If you are looking for some summer reading or watching, are considering applying to study Psychology at university, or simply want to get ahead for the next term, below you will find a wealth of informative and interesting resources in psychology. I have shared links to engaging books, documentaries and websites, as well as famous psychologists to follow on Twitter.
Psychology covers such a diverse range of areas that, naturally, you will find many books in the field. Below are some of my favourites; those I learnt a lot from and were also engaging. The Man Who Mistook His Wife for a Hat, written by neuroscientist Oliver Sacks, is a classic in psychology and consists of case studies of individuals with unique or unusual neurological disorders. The case studies include patients with memory loss, phantom limbs, an inability to recognise common objects and people gifted with incredible artistic or mathematical talents. Opening Skinner’s Box (Lauren Slater) is a retelling of 10 of the most important studies in Psychology (according to the author), whilst The Tell Tale Brain (V. S. Ramachandran) gives an incredible insight into how the brain works and errors in its processing (for example your brain thinks that light always comes from the top of your head, which can be demonstrated through a small experiment in the book). It took me a while to get round to reading The Rough Guide to Psychology, as I thought it would be basic, but I should have known better as the author is Dr Christian Jarrett, the brilliant writer for the British Psychological Society. It is incredibly engaging and talks about current research in diverse areas of psychology. The Compass of Pleasure by David Linden is the book I have been most pleasantly surprised by. It focuses on the biological basis of addictions and is thoroughly interesting; particularly the fMRI studies showing what happens in the brains of monkeys during variable reinforcement schedules (as utilised in gambling). Bad Science (Ben Goldacre) is essential reading to develop your critique of research methods – an essential skill in psychology.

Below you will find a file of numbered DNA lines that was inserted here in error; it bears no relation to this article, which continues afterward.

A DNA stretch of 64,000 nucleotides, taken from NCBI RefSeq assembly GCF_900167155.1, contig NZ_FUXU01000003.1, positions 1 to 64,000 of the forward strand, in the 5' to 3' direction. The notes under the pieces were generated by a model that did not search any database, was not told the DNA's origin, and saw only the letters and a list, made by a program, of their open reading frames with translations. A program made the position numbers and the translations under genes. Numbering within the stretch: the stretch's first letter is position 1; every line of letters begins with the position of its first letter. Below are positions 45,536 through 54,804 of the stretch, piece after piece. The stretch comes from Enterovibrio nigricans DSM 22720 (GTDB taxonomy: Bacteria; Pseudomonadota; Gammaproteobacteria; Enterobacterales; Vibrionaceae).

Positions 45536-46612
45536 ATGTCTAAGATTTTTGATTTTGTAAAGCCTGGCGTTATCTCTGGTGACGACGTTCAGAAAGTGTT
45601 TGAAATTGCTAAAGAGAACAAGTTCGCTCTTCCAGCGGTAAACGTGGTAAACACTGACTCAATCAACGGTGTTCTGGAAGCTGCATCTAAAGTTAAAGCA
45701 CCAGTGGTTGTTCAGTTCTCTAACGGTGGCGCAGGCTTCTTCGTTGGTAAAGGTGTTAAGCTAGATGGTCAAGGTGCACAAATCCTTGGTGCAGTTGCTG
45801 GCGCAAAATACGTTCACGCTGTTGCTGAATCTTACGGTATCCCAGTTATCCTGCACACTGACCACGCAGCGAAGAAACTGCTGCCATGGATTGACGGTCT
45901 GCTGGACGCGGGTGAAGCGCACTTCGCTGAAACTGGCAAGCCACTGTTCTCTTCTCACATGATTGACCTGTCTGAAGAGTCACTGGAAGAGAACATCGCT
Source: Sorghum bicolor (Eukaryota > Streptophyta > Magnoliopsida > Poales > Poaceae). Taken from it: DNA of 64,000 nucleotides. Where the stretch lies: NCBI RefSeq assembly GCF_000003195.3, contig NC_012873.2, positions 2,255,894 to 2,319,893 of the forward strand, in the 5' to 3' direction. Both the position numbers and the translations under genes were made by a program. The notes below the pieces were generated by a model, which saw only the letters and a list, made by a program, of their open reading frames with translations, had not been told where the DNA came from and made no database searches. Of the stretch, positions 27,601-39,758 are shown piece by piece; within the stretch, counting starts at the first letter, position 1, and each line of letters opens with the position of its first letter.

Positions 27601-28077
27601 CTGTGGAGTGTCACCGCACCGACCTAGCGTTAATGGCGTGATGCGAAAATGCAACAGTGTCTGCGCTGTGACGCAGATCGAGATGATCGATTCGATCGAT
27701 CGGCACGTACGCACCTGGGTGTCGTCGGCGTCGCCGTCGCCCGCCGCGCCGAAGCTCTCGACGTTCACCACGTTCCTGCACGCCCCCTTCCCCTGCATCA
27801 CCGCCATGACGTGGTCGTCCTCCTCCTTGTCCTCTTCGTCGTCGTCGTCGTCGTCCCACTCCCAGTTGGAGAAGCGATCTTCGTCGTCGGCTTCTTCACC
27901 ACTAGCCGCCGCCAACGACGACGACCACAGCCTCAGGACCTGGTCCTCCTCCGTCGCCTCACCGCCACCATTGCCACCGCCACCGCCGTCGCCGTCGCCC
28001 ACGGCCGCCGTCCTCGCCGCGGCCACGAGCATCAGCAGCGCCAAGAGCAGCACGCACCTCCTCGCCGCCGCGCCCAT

Here is a Psychology Booklist to download.